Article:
The Lover

The lover is depicted as a young man composing his love poems, shown beneath two pictures of Cupid, the god of love and on the left, Romeo-Juliet balcony scene. In this stage he is always maudlin, expressing his love in a fatuous manner. He makes himself ridiculous in trying to express his feelings.

The Soldier

Here, he is hot-blooded with a high degree of self-respect. He looks forward to gaining a reputation, even if it costs him his life. He is inflamed with the love of war and, like a leopard, he charges. He is very easily aroused and is hot headed. He is always working towards making a reputation for himself, however short-lived it may be, even at the cost of foolish risks.

The Justice

In this stage he thinks he has acquired wisdom through the many experiences he has had in life, and is likely to impart it. He has reached a stage where he has gained prosperity and social status. He becomes vain and begins to enjoy the finer things of life and he attains a socially accepted state and expounds the wisdom he has gained in his life.

The Pantaloon

He is a shell of his former self — physically and mentally. He begins to become the butt of others' jokes. He loses his firmness and assertiveness, and shrinks in stature and personality and tries to shrink himself into a shell of his worries and is indifferent to his physical appearance and apparel, just as he was in his youth.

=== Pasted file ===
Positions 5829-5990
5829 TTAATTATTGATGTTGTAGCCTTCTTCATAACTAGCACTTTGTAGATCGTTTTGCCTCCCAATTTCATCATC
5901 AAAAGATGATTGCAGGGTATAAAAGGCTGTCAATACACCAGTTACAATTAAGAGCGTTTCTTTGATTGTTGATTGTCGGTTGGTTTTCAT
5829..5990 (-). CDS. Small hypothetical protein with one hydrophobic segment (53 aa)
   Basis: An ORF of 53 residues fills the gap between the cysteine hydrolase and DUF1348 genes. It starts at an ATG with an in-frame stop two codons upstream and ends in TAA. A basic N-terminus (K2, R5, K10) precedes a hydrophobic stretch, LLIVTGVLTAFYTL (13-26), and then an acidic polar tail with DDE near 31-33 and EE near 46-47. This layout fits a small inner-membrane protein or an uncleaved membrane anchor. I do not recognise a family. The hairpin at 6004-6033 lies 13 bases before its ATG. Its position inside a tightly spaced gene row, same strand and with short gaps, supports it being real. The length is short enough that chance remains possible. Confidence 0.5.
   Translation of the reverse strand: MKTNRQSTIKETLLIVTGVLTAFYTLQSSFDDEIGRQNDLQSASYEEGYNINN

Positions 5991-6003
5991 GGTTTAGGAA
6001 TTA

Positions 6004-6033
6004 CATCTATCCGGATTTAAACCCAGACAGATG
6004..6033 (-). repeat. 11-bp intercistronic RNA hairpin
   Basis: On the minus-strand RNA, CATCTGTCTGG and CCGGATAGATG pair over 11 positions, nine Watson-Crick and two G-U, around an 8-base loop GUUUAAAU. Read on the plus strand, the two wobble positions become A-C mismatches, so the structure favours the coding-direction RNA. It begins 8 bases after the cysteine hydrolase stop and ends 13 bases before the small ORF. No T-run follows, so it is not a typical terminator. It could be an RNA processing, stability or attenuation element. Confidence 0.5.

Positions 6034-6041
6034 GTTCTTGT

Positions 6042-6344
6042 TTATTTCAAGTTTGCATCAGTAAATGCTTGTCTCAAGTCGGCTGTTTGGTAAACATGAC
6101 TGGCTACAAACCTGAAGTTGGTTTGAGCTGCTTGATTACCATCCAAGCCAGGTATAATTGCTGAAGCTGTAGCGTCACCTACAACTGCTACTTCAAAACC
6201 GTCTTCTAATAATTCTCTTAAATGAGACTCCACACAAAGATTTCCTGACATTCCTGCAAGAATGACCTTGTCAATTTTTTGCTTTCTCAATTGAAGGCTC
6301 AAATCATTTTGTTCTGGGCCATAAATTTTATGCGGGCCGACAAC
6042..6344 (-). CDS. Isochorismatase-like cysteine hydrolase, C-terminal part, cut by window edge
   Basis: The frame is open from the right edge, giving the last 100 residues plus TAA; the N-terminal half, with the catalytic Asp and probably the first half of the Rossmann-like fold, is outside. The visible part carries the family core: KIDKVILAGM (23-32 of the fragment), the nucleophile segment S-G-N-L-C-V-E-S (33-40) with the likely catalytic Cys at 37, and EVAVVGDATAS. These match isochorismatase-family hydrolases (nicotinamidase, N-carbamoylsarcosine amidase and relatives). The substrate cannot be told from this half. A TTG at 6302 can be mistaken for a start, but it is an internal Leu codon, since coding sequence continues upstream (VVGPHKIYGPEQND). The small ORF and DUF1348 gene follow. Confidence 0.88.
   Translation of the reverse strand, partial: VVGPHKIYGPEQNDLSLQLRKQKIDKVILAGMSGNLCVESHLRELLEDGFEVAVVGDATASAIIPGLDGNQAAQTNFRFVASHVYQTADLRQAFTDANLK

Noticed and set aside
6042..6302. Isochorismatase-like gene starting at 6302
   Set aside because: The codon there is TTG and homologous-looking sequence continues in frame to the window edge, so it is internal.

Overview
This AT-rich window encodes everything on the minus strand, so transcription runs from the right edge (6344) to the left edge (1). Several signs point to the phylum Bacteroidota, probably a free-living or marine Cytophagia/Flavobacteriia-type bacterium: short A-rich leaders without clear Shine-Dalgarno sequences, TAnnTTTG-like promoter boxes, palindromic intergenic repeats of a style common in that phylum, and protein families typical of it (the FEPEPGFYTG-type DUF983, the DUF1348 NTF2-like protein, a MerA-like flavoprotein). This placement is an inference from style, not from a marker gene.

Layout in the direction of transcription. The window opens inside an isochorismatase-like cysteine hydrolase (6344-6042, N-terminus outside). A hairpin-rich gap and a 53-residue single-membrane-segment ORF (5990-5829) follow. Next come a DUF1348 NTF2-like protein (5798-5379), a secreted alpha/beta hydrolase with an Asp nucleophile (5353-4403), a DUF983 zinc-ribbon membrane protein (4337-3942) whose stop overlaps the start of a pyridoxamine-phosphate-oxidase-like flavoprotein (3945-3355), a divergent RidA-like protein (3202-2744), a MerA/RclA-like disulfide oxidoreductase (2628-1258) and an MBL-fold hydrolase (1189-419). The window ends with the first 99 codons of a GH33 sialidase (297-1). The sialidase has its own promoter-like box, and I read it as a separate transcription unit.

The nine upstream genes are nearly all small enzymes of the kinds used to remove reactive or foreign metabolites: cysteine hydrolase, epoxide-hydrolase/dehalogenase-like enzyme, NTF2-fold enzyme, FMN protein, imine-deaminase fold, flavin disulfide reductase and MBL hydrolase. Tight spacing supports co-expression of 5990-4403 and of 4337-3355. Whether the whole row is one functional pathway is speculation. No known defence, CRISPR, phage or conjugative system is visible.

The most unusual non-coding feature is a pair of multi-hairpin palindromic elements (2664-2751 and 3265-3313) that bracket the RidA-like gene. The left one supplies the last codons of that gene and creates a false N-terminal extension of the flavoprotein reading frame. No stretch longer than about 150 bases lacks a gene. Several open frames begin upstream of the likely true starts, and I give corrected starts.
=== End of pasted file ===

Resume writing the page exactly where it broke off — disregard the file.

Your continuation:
The Old Age

In this stage he is dependent on others for care and unable to interact with the world, he experiences "second innocence, and mere oblivion. this stage is also known as second stage."

~ The Monologue ~

At first the infant, mewling and puking in the nurse's arms.

Then, the whining school-boy with his satchel and shining morning face,
creeping like snail unwillingly to school.

And then the lover, sighing like furnace, 
with a woeful ballad made to his mistress' eyebrow.

Then, a soldier, full of strange oaths, and bearded like the pard,
jealous in honour, sudden, and quick in quarrel,
seeking the bubble reputation even in the cannon's mouth.

And then, the justice, in fair round belly, with a good capon lined,
with eyes severe, and beard of formal cut, full of wise saws,
and modern instances, and so he plays his part.

The sixth age shifts into the lean and slippered pantaloon,
with spectacles on nose and pouch on side, his youthful hose, well saved,
a world too wide for his shrunk shank, and his big manly voice,